choosing between different models). This division is didactic [50], but from a formal point of view both procedures correspond to hypothesis testing because the free
parameters of one fitting model can be thought as a
continuous parameterization of different models which
should be compared and selected according to their likelihood [56]. This means that the points mentioned below
apply equally well to both fitting and hypothesis testing (and, in most cases, also to test the validity of the
Fitting ranks. Power-law fitting recipes [50]– employed for linguistic [43] and non-linguistic problems –
suggest to fit Zipf’s law using the distribution of frequencies P (f ) given in Eq. (3). However, it is also possible to
use the rank formulation (2) P
[21] because the frequency
of ranks f (r) is normalized r f (r) = 1 and can thus
be interpreted as a probability distribution. However, a
drawback in fitting f (r) is that the process of ranking
introduces a bias in the estimator [57, 58]. For instance,
consider a finite sample from a true Zipf distribution containing ranks r = 1, . . . , ∞. Because of statistical fluctuations, some of the rankings will be inverted (or absent)
so that when we rank the words according to the observations obtain ranks different from the ones drawn. This
effect introduces bias in our estimation of the parameters
(overestimating the quality of the fit). The words affected
by this bias are the ones with largest ranks, which contribute very little to the estimation of the parameters of
Zipf’s law (as discussed below). Therefore, we expect
that this bias to become negligible for sufficiently large
sample sizes.
Representation matters. Equivalent formulations of
the linguistic laws lead to different statistical analysis and
conclusions [57, 58]. One example of this point is the use
of transformations before the fitting is performed, such as
FIG. 2: Model comparison for the Menzerath-Altmann law. Data points are the average over all word (types) in a book (Moby
Dick by H. Melville, as in Fig. 1). The curves show the best fits of the four alternative curves, as reported in Tab. II. Left plot:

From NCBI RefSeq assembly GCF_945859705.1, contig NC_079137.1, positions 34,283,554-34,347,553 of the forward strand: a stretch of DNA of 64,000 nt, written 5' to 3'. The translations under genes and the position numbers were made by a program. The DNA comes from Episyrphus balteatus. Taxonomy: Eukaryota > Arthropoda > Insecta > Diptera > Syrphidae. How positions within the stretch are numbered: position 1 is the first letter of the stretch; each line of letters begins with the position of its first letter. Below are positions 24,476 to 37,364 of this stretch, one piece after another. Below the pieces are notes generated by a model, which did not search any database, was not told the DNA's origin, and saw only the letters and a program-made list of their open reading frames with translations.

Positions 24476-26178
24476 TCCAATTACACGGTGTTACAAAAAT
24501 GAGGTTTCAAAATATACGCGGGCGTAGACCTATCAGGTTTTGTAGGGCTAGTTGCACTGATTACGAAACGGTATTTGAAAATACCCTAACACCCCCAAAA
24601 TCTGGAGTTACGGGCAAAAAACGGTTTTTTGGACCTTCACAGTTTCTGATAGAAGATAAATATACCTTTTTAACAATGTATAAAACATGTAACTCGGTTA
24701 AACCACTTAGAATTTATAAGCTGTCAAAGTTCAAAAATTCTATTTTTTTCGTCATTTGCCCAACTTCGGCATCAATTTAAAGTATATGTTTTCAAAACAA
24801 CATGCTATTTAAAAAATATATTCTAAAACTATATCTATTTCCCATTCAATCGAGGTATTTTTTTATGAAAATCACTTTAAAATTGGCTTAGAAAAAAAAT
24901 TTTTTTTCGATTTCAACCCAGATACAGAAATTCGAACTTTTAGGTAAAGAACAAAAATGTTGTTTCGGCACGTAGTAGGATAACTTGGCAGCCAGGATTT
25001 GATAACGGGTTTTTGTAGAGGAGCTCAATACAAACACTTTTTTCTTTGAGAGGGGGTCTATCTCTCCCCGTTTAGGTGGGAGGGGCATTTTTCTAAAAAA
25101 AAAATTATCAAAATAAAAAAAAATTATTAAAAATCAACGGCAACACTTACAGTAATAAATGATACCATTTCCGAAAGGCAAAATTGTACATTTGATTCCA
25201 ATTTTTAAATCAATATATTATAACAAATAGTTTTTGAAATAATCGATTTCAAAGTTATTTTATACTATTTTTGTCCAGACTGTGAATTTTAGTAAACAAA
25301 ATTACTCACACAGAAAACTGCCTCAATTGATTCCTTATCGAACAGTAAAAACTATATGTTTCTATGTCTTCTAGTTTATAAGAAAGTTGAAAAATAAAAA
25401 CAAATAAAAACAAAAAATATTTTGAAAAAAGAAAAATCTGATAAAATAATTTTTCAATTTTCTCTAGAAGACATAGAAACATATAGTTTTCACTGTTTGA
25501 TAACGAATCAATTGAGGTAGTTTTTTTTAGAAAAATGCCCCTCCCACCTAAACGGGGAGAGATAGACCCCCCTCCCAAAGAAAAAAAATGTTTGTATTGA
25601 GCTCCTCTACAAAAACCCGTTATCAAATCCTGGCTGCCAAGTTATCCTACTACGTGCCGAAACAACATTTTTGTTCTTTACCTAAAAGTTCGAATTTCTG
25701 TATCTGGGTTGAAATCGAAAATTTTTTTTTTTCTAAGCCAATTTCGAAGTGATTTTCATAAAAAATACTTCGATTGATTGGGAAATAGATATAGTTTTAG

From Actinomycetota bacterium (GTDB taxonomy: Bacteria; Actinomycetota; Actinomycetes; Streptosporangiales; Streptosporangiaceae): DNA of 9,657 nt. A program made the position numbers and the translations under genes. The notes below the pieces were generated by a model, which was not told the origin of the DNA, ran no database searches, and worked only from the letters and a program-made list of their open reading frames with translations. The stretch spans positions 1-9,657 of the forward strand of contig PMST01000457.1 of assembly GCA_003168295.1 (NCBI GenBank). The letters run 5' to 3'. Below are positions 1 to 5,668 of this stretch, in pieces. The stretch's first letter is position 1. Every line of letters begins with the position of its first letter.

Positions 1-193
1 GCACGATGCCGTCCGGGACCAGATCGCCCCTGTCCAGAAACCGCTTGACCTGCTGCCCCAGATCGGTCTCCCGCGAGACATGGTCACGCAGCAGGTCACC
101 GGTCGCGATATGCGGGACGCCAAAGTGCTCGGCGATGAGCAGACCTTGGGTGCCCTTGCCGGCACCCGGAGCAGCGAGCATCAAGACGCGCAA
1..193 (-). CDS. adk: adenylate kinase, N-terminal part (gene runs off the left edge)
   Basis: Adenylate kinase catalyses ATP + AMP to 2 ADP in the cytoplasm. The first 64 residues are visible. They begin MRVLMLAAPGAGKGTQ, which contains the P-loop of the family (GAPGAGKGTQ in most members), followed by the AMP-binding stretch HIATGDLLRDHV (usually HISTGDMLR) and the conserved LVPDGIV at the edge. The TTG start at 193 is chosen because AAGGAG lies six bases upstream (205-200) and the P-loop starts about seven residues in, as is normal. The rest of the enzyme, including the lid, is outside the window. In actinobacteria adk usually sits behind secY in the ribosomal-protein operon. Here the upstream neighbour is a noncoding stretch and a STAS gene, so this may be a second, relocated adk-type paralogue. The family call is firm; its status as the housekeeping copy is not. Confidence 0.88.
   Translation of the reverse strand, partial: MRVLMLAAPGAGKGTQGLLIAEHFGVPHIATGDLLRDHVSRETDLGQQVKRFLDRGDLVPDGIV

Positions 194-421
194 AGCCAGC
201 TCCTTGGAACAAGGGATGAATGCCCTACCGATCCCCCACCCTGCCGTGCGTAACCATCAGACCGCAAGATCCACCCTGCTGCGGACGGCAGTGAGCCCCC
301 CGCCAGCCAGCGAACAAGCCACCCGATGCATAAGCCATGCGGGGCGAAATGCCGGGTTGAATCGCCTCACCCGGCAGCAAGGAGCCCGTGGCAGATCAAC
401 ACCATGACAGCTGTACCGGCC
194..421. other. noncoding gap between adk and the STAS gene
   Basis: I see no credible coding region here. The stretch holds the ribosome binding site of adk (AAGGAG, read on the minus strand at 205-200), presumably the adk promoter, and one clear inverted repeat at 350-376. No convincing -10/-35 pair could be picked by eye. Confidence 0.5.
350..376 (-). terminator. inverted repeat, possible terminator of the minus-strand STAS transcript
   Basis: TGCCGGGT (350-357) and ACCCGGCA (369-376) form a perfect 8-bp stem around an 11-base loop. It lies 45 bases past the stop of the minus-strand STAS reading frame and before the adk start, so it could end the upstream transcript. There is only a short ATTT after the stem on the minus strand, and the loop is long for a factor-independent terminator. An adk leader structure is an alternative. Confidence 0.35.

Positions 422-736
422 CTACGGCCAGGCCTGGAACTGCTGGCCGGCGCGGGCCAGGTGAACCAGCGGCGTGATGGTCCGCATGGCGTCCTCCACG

the data in the original scales, as in Fig. 1. Right plot: the distance between the curves and the points (ŷ − y)/σy , where the
uncertainty σy is the standard error of the mean.
TABLE II: Likelihood analysis of the Menzerath-Altmann law and three alternative functions. The parameters (α̂, β̂, γ̂) that
maximize the likelihood Lm of model m were computed using the downhill simplex algorithm (using the Python library scipy).
The reported p-value corresponds to the fraction of random realizations with a χ2 larger than the observed χ2 . In each
realization, one point y † (x) was generated at each x from a Gaussian distribution centered at the model prediction ym (x) with
a standard deviation σy (x) given by the data. The best models and the results with p > 0.01 are shown in bold face.
Menzerath-Altmann (MA) Shifted power law Stretched exp.
αxβ exp (−γx)
α(x + β)γ
α exp (βx)γ
α + βx + γx2
Results for one book (Moby Dick by H. Melville)
(α̂, β̂, γ̂)
(3.3, −0.12, −0.051)
(2.8, −0.65, −0.19) (1.5, 1.4, −0.51) (3.9, −0.69, 0.066)
loge Lm /LM A
< 10
< 10−5
Results for English Wikipedia
(α̂, β̂, γ̂)
(3.2, −0.45, −0.064)
(2.8, −0.70, −0.18) (1.6, 1.5, −0.60) (3.8, −0.64, 0.061)
loge Li /LM A
< 10
2 × 10
< 10−5
the linear fit of Zipf’s law in logarithmic scale discussed
in Sec. IV A. The variables used to represent the linguistic law are also crucial when likelihood methods are used,
as discussed above for the case of Zipf’s law represented